Sunday, March 25, 2018

Cultivating Children

I’m in a spring mood, an “everything is unfurling and fresh” mood, and a “thinking about children” mood. Recently, some friends and I visited an old friend’s garden and his great-grandson was there. This 5-year-old was excited to follow us around as we dug up things, pulled weeds, and pruned unruly growth. The experience reminds me – and I want to remind you – that we need to encourage children to explore, enjoy, and learn from nature. We need to cultivate them just like we cultivate our gardens.

Purple spotted butterfly caterpillar
The Vitamin N book that I read and profiled last year had great ideas for getting more involved in the natural world. Some of them are planned activities, but there are many spontaneous things we can do. Why, just walking to the mailbox can be a path to a discovery of bugs, fallen leaves, broken twigs, and all sorts of cool things.

If you need some ideas on what things might excite kids, here are a few that I scribbled down as we await the birth of our first grandchild in April:

Here in Georgia, we have ‘little brown jugs,’ which are the hidden flowers of Hexastylis arifolia. I will gently peel away the winter’s leaf litter to show these unusual flowers. Older kids would enjoy examining traditional flowers more closely to see why insects play a role in pollination (they help move the pollen from one part to another). Another lesson might be about pines and grasses and how they use wind pollination to get the job done.

Little brown jugs visible after leaves removed
Another spring topic is the magic of a seed sprouting: how nature packs just enough energy into a seed to get it started but then it uses its new leaves to get energy from the sun to grow more.

Ripe maple seeds ready to twirl down
The dispersal of seeds is a fascinating subject. From blowing dandelions to watching maple samaras twirl to the ground, the work of the wind is just one way that seeds get where they're going. Throw some seeds into a moving creek and talk about where the water will take them.

A cluster of berries is a good way to develop an interest in birds that eat fruit – and poop out the seeds - and talk about why little children don’t eat just any berries that they find!

Use the unfurling of a fern’s frond as a lesson in growth. Take a picture of it each day and compare how it changes from day to day. Perhaps use the photo to sketch a drawing.

Watch a bee visit a flower and get the pollen she needs for her babies (packed onto her legs). Later, research ‘bee bread’ with your youngster, to learn about how a female bee mixes pollen and nectar to make food for the bees that hatch. Focus on native bees, most of which create solitary nests for babies that grow up in the provisioned cell their mom made for them. We need more children growing up with an appreciation for our native bees.

A female bee gathers pollen and nectar on her legs

Any time of year, get down on the ground and find the many bugs and critters that work our soil: earthworms and roly-poly bugs plus many more. Find them under rocks, under leaves, even under the pots of plants on your porch. You don’t have to go far to find these guys. Talk about how their job is to eat the dead leaves and other plant debris, pooping out fertilizer packets for the plants to use. Without their services, we'd be up to our eyeballs in dead plant material. They also are food for birds like robins, Eastern towhees, and our state bird, the brown thrasher.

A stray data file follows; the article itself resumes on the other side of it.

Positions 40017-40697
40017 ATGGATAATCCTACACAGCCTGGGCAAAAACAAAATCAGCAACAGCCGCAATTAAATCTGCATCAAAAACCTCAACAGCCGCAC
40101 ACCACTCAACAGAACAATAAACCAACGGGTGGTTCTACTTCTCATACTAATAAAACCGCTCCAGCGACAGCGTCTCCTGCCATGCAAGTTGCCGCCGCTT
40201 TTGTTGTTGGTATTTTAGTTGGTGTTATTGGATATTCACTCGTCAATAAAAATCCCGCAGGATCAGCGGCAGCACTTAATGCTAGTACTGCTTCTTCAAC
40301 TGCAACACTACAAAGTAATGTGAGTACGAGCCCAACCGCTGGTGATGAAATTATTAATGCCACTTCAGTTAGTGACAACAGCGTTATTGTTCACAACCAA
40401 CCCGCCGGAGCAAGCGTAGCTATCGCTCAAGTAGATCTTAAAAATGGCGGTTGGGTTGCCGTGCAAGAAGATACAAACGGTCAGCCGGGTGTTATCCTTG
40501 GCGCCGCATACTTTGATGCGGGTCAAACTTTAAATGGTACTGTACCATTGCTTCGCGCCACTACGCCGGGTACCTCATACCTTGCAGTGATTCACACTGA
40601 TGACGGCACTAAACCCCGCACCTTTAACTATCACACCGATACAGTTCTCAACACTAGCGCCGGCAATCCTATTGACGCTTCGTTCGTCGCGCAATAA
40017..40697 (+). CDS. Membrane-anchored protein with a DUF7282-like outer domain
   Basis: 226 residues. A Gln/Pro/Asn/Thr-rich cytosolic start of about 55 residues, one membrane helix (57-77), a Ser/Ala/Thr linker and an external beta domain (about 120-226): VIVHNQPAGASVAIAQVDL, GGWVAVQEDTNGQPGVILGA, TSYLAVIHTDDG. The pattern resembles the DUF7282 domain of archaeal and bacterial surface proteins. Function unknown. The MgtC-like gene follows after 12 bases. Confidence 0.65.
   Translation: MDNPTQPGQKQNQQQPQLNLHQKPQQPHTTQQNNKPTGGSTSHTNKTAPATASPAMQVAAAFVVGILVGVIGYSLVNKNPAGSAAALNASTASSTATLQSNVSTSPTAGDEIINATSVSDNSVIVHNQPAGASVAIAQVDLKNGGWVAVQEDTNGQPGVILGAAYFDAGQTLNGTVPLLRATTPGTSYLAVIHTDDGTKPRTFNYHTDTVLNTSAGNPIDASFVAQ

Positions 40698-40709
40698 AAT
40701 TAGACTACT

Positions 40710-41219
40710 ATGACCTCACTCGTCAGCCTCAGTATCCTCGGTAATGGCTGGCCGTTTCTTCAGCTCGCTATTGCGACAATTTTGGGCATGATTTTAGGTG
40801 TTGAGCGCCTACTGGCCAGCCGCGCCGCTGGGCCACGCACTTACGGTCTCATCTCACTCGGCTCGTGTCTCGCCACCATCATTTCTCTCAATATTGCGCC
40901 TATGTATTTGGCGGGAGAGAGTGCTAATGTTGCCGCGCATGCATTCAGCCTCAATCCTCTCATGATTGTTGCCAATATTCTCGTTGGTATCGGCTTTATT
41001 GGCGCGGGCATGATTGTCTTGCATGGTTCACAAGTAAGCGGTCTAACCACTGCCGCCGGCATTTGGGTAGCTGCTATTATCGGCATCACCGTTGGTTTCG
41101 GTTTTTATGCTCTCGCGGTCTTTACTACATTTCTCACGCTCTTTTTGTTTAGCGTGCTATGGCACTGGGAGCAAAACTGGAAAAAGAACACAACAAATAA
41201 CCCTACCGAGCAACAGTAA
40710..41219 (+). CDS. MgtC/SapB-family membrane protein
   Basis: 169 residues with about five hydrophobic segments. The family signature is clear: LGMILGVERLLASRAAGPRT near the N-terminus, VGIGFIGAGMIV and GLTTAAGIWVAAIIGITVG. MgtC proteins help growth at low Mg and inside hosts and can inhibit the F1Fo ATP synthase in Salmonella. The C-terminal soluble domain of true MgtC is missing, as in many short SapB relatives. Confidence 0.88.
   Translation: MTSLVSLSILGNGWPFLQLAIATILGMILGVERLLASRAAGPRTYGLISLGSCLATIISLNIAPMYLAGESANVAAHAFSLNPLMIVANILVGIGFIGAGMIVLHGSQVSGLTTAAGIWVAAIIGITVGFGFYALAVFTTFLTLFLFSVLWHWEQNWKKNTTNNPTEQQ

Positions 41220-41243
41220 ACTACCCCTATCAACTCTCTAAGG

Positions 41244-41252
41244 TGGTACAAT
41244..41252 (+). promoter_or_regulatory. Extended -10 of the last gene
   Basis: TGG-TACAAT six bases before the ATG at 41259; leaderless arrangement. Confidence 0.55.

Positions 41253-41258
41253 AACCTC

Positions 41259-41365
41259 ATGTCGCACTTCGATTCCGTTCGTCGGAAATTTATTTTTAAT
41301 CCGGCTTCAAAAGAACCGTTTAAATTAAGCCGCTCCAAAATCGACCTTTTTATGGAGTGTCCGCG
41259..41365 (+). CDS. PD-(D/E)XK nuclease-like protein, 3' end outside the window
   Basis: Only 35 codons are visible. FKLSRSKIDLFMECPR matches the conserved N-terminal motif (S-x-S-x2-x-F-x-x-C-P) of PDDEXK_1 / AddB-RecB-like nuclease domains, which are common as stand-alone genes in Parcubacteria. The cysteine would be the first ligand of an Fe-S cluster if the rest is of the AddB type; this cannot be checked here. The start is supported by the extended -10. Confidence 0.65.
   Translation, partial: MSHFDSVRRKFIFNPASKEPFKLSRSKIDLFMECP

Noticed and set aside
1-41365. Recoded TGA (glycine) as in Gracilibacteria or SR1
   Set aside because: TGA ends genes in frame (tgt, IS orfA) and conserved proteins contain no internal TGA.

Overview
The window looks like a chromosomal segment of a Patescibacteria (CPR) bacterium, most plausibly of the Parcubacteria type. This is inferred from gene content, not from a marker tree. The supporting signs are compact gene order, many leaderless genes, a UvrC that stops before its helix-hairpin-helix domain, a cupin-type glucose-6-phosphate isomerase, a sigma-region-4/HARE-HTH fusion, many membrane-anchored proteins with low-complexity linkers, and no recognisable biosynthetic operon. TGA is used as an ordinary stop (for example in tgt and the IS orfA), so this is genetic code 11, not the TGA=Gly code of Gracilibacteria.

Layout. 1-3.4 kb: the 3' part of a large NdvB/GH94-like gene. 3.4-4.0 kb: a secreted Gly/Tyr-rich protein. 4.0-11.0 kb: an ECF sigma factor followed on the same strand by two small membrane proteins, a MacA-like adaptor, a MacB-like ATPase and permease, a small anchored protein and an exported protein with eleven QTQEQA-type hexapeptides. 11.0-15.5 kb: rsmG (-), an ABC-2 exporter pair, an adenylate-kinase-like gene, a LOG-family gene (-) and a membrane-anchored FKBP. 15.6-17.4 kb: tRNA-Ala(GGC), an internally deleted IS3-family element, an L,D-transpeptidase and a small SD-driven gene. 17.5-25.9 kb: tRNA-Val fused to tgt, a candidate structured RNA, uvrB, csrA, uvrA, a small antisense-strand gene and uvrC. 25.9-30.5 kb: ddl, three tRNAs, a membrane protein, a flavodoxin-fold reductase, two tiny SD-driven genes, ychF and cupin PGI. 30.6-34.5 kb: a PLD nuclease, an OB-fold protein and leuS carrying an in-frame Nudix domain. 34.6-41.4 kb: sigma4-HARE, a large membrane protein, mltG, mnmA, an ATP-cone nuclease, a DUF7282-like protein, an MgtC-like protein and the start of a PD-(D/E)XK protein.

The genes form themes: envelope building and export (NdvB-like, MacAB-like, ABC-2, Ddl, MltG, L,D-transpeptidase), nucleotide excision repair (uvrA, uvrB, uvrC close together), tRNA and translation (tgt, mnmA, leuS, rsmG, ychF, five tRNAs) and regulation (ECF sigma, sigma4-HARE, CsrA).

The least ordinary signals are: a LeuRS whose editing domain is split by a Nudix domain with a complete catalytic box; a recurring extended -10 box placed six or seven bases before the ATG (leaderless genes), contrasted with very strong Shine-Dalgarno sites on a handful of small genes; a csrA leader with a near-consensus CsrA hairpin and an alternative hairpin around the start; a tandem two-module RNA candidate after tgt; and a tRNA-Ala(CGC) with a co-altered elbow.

During the summer, find caterpillars and research what they become. Will it be a moth or a butterfly? If you can’t figure it out by an internet search (I usually type: ‘yellow caterpillar with black dots’ or a general basic description), create a free account on and upload your picture.

There are so many things in nature to inspire kids. Step outside and see where it takes you. If you’re stumped, let them start the topic and take it from there. We need more kids who understand that nature is a thing, is an important thing, and is something that we need to take care of. In addition, research increasingly shows that time spent in nature is good for our mental health and well-being.

So get out there and cultivate some kids - yours or otherwise. It'll do us all a lot of good.

Sunday, March 18, 2018


After 15 years, it is amazing that it is possible, but I found another surprise in my woodland recently. While I have found elm (Ulmus sp.) seedlings before, I have never noticed a mature elm in the area. The seedlings were enough to be noticeable but not so many that they were a nuisance so I forgot after a while.

Pile of elm seeds 

A few weeks ago, I was performing my spring trillium-hunting ritual when I noticed small green seeds among the leaves on the ground. I took a picture of them and send it to Scott Ranger, a very knowledgeable friend in the Georgia Botanical Society. He replied that they were the samaras of winged elm (Ulmus alata). I’ve seen winged elm on several hikes with the Society.

I decided to try to find the tree, which must surely be located on my property. Binoculars in hand, I scanned the treetops for trees that appeared to have something going on, growth-wise, but didn’t find it (I did find a lot of maples in flower).

Ulmus alata twig
Winged elm (Ulmus alata) samaras

The next day, I wandered over to my neighbor’s yard to look at something and realized that his driveway was full of elm samaras! Looking up, I found the tree. It was big, and the top branches were still full of green samaras. The tree is right on the property line, growing on the side of a creek that runs through both properties.  The samaras were so interesting looking – with fuzzy hairs on the edges and a split tip. The small round seed is in the center.

Winged elm tree (Ulmus alata)
Ulmus alata bark

Fall twig of winged elm (not my yard)

I found a couple of broken twig tips to collect for photos. Just then my neighbor came out. We talked about the tree and the seeds. He said he’d like to grow some to replace some of the many trees that they’d lost recently (to disease, he said).

I told him that I’d pot up for him any seedlings that I might find in the woods this year (I’ll probably give him some other native seedlings too now that I know he’s interested).

Despite the name of this post, this tree is not a problem at all and I’m happy to have discovered it. It is a host plant for the Question Mark butterfly – a butterfly that I found in my yard last year for the first time. Now I know where it came from.

Also, all these samaras are tasty seeds for many birds and small critters. What a great find!